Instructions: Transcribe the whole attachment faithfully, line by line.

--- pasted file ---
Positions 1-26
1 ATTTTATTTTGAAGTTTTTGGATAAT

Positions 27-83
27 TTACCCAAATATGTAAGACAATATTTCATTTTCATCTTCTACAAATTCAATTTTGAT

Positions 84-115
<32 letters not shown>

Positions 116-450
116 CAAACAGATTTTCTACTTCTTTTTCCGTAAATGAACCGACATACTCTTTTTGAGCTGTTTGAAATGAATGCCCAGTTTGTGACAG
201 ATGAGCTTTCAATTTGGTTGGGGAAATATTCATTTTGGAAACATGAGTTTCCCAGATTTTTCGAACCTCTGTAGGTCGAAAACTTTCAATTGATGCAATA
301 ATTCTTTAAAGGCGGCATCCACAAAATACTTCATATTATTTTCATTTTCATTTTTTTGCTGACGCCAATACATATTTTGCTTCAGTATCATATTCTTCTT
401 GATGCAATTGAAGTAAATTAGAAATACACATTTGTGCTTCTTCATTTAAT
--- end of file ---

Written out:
Positions 1-26
1 ATTTTATTTTGAAGTTTTTGGATAAT

Positions 27-83
27 TTACCCAAATATGTAAGACAATATTTCATTTTCATCTTCTACAAATTCAATTTTGAT

Positions 84-115
<32 letters not shown>

Positions 116-450
116 CAAACAGATTTTCTACTTCTTTTTCCGTAAATGAACCGACATACTCTTTTTGAGCTGTTTGAAATGAATGCCCAGTTTGTGACAG
201 ATGAGCTTTCAATTTGGTTGGGGAAATATTCATTTTGGAAACATGAGTTTCCCAGATTTTTCGAACCTCTGTAGGTCGAAAACTTTCAATTGATGCAATA
301 ATTCTTTAAAGGCGGCATCCACAAAATACTTCATATTATTTTCATTTTCATTTTTTTGCTGACGCCAATACATATTTTGCTTCAGTATCATATTCTTCTT
401 GATGCAATTGAAGTAAATTAGAAATACACATTTGTGCTTCTTCATTTAAT